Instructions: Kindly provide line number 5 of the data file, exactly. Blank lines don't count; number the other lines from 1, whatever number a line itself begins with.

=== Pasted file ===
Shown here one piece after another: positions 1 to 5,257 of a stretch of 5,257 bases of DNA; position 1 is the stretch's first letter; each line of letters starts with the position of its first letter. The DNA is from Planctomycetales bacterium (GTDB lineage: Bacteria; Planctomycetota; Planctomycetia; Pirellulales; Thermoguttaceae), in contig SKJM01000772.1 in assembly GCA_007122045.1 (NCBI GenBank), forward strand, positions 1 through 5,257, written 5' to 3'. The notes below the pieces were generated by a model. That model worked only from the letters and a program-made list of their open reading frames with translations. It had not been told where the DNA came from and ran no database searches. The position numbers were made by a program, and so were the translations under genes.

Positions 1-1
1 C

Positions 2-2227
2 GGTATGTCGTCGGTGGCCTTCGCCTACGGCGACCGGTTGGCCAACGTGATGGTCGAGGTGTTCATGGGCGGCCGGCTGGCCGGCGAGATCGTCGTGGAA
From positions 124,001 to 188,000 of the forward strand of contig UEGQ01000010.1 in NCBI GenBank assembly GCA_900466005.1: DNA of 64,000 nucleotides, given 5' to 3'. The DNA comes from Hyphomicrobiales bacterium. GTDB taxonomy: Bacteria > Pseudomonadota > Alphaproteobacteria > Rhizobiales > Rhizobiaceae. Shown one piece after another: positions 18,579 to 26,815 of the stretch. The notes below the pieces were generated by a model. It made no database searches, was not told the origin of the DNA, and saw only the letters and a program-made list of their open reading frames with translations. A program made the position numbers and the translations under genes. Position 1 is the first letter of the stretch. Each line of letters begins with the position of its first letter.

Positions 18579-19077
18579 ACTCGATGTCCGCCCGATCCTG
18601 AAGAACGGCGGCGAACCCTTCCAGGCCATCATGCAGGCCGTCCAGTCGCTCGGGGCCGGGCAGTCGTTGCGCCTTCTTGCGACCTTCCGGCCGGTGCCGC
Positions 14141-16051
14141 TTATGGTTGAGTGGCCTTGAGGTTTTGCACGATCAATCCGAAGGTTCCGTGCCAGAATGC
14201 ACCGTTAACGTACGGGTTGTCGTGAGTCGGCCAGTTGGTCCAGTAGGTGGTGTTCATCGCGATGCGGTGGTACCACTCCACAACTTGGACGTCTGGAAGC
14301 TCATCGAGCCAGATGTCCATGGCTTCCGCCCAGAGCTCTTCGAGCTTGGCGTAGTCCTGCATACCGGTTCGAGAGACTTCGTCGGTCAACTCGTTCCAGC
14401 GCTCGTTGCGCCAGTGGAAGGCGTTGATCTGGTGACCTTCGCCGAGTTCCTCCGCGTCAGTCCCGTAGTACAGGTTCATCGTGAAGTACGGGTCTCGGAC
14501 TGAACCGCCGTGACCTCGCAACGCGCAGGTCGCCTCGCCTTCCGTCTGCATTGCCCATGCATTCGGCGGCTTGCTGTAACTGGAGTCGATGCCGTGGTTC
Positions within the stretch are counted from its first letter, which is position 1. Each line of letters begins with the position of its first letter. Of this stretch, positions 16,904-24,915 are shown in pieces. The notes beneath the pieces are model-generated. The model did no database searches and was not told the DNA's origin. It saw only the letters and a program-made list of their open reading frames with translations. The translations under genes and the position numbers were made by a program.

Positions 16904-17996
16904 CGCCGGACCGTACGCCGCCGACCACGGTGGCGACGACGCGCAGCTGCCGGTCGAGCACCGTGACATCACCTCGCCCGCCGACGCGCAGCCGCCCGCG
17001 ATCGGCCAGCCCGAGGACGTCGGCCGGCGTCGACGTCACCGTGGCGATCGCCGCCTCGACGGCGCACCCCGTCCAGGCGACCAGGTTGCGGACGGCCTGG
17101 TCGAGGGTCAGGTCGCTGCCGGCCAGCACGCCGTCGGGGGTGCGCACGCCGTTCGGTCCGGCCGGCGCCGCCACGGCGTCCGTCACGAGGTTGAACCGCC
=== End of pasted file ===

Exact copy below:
2 GGTATGTCGTCGGTGGCCTTCGCCTACGGCGACCGGTTGGCCAACGTGATGGTCGAGGTGTTCATGGGCGGCCGGCTGGCCGGCGAGATCGTCGTGGAA